The concept of a dangerous flu sufferer is not merely hypothetical. During the SARS outbreak, it was hypothesised that some infected people became super-spreaders responsible for a disproportionate number of transmissions (Peiris et al. 2003). Similar concerns about the arbitrariness of screening tests were raised when in the early days of the AIDS epidemic when hepatitis B core antigen was used as a proxy-marker when screening the blood supply for HIV infection (See E v Australian Red Cross Society and Ors [1991] FCA 20).

  3. 3.

    Of course, people who infect others with an infectious disease not only cause harm to those people, but indirectly cause harm to those who are further infected by those to whom they spread the disease. This multiplier effect is not a feature of mental illness, so I have ignored it for the sake of this argument, but if it were included it would only greatly strengthen my point.

  4. 4.

    This assumed sensitivity and specificity is extremely generous: although some instruments have approached this level of utility for prediction of violence generally in specified populations, most are not nearly so precise.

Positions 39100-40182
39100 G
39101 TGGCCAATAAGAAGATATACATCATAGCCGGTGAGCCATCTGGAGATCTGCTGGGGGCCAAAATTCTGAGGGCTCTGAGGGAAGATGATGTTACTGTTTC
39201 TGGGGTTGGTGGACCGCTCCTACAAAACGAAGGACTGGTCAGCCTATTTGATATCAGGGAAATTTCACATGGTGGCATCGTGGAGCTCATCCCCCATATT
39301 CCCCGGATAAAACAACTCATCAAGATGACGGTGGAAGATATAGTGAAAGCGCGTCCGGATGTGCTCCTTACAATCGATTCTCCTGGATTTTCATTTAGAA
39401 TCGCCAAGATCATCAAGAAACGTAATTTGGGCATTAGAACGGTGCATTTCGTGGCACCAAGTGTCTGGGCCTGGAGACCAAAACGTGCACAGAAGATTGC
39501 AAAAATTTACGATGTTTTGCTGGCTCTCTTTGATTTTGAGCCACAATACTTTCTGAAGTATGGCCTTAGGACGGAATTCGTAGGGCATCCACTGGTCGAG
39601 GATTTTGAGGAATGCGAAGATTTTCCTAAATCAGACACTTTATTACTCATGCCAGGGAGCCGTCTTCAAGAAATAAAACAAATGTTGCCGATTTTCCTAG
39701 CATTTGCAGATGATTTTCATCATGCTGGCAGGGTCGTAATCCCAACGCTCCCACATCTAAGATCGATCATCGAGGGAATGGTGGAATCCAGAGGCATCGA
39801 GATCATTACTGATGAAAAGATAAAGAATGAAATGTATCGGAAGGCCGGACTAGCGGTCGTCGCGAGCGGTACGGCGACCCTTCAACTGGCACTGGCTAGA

5. 5.

    While it is reasonable to assume in contagious diseases that isolation for the infectious period will prevent further spread of the disease, the assumption that detention in hospital would prevent homicide in the way this model envisages is not so easily granted. There is no evidence that coercive treatment will prevent a person with schizophrenia from committing homicide, though it is the case that a person with schizophrenia who has never received treatment is much more likely to commit homicide than one who has previously received treatment.

    It is also possible to do similar calculations for all homicides (stranger and non-stranger) by people with treated schizophrenia. Though not as striking as the figures for stranger suicide, the number of people that would need to be treated and detained for an unspecified period under the same set of assumptions remains unrealistically high at 2500. Notably though it is the occurrence of stranger homicide that seems to most motivate public opinion and policy makers (Large et al. 2010).


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Ryan, C.J. One Flu Over The Cuckoo’s Nest: Comparing Legislated Coercive Treatment for Mental Illness with that for Other Illness. Bioethical Inquiry 8, 87–93 (2011).

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  • Mental competency
  • Informed consent
  • Mental disorders
  • Ethics
  • Legislation
  • Human rights
  • Dangerous behaviour